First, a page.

H-1B employee layoffs, cyber-risk quantification, SaaS whiplash • TechCrunch


Pricey Sophie,

I used to be laid off and I’m on an H-1B. I’ve sufficient financial savings to outlive for some time. What ought to I do if I’ve been let go from my job?

I’m on an H-1B, have an permitted I-140 and an I-797 that expires in March 2024.

If I’ve to depart the U.S., can my present I-797 be transferred to my subsequent employer? Are there any points I ought to pay attention to?

— Upended & Unemployed

The seasons gained’t change for an additional 43 days, however in San Francisco, it already appears like winter.

As an offshore climate system brings gusts and downpours, native employers like Twitter, Lyft, Stripe, Brex, Opendoor and Chime are shedding 1000’s of workers. This week, Meta will reportedly announce the primary large-scale workers cuts in its historical past.


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For tech staff who’re immigrants, that is an particularly fraught time, as their capability to stay within the U.S. is conditional on their employment.

Most visa holders have a 60-day grace interval after an sudden layoff, however with 1000’s of expert staff hitting the market directly, the clock is ticking.

We often run Silicon Valley-based immigration attorney Sophie Alcorn’s column on Wednesday, however in gentle of present occasions, we ran it yesterday (with out a paywall).

First order of enterprise: If you happen to’ve been impacted, don’t delay. Begin trying now for a brand new place, and inform everybody in your community that you just’re open to work.

“At a job interview, be direct about your have to switch your H-1B to a brand new employer. If the corporate shouldn’t be prepared to sponsor you, transfer on,” advises Sophie.

“Ideally, you must settle for a job supply not more than 45 days into your 60-day grace interval until you will have utilized for an additional fallback standing as a result of it could take a number of weeks to arrange and file the H-1B switch.”

Brace your self: Extra layoffs are coming. Replace your resume, save as a lot cash as you may and, most significantly — don’t panic.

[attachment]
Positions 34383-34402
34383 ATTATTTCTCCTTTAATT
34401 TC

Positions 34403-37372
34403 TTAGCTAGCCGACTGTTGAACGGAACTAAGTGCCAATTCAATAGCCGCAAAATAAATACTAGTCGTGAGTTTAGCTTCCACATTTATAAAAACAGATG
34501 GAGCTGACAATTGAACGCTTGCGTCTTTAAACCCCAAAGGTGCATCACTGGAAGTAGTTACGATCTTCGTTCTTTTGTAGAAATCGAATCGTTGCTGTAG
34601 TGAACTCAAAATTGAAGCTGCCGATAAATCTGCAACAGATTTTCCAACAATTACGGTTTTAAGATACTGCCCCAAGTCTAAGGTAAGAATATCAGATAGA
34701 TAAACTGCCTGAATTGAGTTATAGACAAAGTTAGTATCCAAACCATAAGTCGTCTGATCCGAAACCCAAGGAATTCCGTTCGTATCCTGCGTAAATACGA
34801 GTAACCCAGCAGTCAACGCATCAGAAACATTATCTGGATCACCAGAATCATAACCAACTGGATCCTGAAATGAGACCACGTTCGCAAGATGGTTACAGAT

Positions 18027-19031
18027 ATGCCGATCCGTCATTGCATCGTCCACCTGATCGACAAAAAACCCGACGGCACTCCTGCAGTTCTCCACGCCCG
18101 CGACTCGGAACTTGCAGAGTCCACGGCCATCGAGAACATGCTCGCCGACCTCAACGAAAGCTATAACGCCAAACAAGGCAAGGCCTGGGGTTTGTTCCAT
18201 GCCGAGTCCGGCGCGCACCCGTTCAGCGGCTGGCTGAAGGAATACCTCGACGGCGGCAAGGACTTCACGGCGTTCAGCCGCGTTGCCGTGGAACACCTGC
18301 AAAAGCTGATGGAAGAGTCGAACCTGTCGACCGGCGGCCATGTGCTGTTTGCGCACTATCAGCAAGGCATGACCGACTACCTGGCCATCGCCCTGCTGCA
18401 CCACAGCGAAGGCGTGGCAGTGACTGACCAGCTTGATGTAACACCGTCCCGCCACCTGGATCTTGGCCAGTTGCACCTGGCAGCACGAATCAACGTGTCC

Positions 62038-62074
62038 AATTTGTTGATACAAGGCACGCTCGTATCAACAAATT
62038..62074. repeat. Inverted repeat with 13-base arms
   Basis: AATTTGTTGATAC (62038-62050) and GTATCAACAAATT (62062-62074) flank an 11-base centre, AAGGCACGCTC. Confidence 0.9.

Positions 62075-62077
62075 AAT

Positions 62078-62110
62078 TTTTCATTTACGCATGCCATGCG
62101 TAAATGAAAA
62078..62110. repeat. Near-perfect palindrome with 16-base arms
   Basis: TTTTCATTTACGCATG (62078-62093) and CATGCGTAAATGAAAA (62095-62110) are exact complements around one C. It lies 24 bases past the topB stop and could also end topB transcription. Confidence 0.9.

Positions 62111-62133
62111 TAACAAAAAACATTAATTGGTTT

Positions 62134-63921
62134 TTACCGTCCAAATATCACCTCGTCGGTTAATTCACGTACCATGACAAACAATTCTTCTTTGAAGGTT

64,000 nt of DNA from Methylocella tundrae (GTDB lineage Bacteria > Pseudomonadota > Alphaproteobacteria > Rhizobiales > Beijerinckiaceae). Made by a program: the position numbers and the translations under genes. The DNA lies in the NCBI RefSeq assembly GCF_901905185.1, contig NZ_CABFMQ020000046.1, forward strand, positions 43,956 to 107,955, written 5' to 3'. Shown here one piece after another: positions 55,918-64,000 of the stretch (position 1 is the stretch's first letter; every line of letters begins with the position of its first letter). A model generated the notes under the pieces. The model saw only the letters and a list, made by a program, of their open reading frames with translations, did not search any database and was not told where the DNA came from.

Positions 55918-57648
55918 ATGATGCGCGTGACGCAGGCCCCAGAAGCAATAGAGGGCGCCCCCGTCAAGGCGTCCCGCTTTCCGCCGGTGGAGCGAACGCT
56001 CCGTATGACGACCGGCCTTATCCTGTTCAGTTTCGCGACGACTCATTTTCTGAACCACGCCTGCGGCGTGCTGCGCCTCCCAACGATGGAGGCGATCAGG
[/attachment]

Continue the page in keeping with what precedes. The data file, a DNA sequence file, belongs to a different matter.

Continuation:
Thanks for studying,

Walter Thompson
Editorial Supervisor, TechCrunch+
@yourprotagonist

2023 would be the yr of cyber-risk quantification

Risk configurable toggle switch. Position high low; cybersecurity risk

Picture Credit: Olemedia (opens in a new window) / Getty Photos

Myriad elements decide an organization’s valuation, and cybersecurity is certainly one of them.

Public firms that have a breach are inclined to see a -3.5% drop in inventory worth after the information goes public.

That’s why cyber-risk quantification (CRQ) “has slowly grown from a nice-to-have to develop into the muse for addressing probably the most crucial issues a couple of enterprise’ cybersecurity posture,” writes John Chambers, founder and CEO of JC2 Ventures.

How ButcherBox bootstrapped to $600M in income

Mike Salguero at ButcherBox's dry ice factory

Mike Salguero at ButcherBox’s dry ice manufacturing facility. Picture Credit: ButcherBox

Grocery supply service ButcherBox ran a Kickstarter marketing campaign in 2015 to determine prospects who wished to obtain 100% grass-fed beef.

Since then, the corporate “has seen $600 million value of income with out taking a penny of exterior funding,” stories Haje Jan Kamps, who spoke to CEO and co-founder Mike Salguero about how the founding crew bootstrapped their D2C startup.

“I used to be assembly meat farmers in parking heaps, shopping for a few trash baggage stuffed with meat — I’m certain that didn’t appear sketchy in any respect,” he stated.

“But it surely was an excessive amount of meat for my freezer, so I ended up promoting the surplus meat to associates or folks I used to be working for.”

New information present how SaaS founders have been coping with whiplash from public markets

Group of people moving data together.

Picture Credit: puruan / Getty Photos

In keeping with OpenView Enterprise Companions’ 2022 SaaS benchmarks report, “an amazing majority of respondents are slashing spending no matter money runway.”

On this yr’s survey, which lined 660 firms, OpenView working companion Kyle Poyar and senior director of development Curt Townshend discovered that “the rule of 40 is again,” as the necessity to generate earnings has overtaken buyers’ obsession with development.

“Attaining 40 every quarter shouldn’t be required,” they concluded. “However it’s required to have a grasp on what prompted a drop or spike, and what might be achieved to get to 40 long run.”

land buyers who fund game-changing firms

(L-R) Tim De Chant, Senior Climate Writer, TechCrunch+, Gene Berdichevsky, Co-founder & CEO, Sila, Erin Price-Wright, Partner, Index Ventures and Milo Werner, General Partner, The Engine, speak onstage during TechCrunch Disrupt 2022 on October 19, 2022 in San Francisco, California.

Picture Credit: Kelly Sullivan / Getty Photos

A SaaS startup can conceivably discover product-market match inside a number of months of launching, however firms that work with {hardware} and robotics might wander within the pre-revenue wilderness for years.

To study extra about how buyers strategy threat in relation to rising know-how, Tim De Chant moderated a panel at TechCrunch Disrupt with Milo Werner (normal companion, The Engine), Gene Berdichevsky (co-founder and CEO, Sila) and Erin Worth-Wright (companion, Index Ventures).

“Rent folks to do the technical stuff,” stated Berdichevsky. “Regulate it, however then go study the opposite items.”





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